The latest round of inductees to the Rock and Roll Hall of Fame have been released and to my surprise Genesis is included this time. And Abba. Really? Really Rock and Roll Hall of Fame? Abba?? Don't get me wrong, I like Abba generally and grew up enjoying "Take A Chance On Me", "The Name Of The Game" and "The Winner Takes It All" (killer divorce song) as much as anyone else but how this legendary pop group qualifies for rock and roll I just don't know. Why not induct Neil Sedaka too? Next year's inductee will be Bruce Willis for "Respect Yourself".
Well, back to Genesis. Prog rock usually gets short shrift from the Rock and Roll critic crowd because it was considered overblown, pretentious, to use a British term wankerish. I have to assume their induction is because Peter Gabriel was a member who established a ton of artistic cred after leaving the group. He had it with Genesis too but that respect for his art shot through the roof well before his breakthru So album. Because without Gabriel the Hall of Fame would have to admit they just let in a band fronted by Phil "Against All Odds" Collins. Which brings me to today's post.
I like Peter Gabriel and have heard some of his Genesis stuff (I have Selling England By The Pound somewhere in my CD collection) but for me Genesis is Phil Collins, Tony Banks and Mike Rutherford. That's just the lineup of Genesis I knew from the time I started listening to music, the idea of Gabriel or Steve Hackett being there was abstract to me because I hadn't seen or heard music from that lineup until a few years ago. It does form a favorite piece of music trivia for me though, because I can't think of another successful band that lost its lead singer and lead guitarist that became more commercially successful without replacing those band members. Usually the loss of either is a kiss of death for a band that has "made it". Not replacing them is unheard of.
Oops, off on a tangent again. The first Genesis record I bought was their self titled disc from 1984, just before No Jacket Required shot Collins (and Genesis) to the next level of pop stardom. Now we go back a quarter century in time to the Genesis of...Genesis (you know I was going to go there).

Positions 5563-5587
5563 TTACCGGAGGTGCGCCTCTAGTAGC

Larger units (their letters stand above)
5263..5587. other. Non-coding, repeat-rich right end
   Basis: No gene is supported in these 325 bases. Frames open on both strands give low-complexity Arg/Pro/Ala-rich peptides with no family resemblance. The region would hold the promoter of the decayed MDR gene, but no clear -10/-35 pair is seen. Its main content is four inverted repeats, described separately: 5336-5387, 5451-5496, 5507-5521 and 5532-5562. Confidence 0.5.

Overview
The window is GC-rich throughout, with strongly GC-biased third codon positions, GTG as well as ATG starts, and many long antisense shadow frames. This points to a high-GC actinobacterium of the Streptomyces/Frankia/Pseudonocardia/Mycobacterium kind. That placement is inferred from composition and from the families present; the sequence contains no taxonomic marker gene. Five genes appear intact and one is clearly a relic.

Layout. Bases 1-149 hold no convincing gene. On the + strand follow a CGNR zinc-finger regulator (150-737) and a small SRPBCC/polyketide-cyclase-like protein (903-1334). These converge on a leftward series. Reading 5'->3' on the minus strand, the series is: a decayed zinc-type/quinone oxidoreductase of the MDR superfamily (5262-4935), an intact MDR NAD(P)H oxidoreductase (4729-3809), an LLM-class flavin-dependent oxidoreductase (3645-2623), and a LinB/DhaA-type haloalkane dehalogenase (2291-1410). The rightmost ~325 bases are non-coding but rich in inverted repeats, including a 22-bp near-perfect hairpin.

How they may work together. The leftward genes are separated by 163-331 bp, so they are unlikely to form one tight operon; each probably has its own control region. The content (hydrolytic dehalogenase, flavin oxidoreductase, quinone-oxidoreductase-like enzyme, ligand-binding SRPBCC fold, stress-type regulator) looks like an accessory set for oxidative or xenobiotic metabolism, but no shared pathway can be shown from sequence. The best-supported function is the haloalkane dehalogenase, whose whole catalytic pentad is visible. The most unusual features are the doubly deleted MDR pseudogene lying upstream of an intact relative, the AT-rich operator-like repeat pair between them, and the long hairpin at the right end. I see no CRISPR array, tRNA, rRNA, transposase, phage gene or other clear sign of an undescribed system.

Spooky, smoky, atmospheric and haunting are adjectives. Adjectives that help describe this song that I could not figure out if the "Mama" in question was a 70's reference (back when men called women "Mama" the way they would say "Babe" or "Sugar t*ts" - wait, that was Mel Gibson typing) or his literal mother. Hopefully not the latter because "Mama" is psychologically tortuous, Collins alternately snickering and pleading with himself like the inner dialogue of Hannibal Lecter. All I knew was I liked how it sounded, it's creepy and weird with that mechanical beat and Banks heavy synths. Ha HA Ha...Oh.
2. That's All
Genesis' first Top 10 hit and a worthy one at that. Collins attributed the 80's success to the group's music becoming more emotional and hey, I'm sure he was right because it was love songs like this that catapulted him into super stardom. As far as Genesis ballads go, "That's All" was the first and least generic. It had that upbeat piano and a bit more beat than the other slow songs. My favorite part is the slow section where Collins goes "But I love you...more than I wanted to..." and goes all crazy with the drums in the background. He's one of my favorite drummers and to have that much drum work in a ballad and make it fit is pretty impressive to me.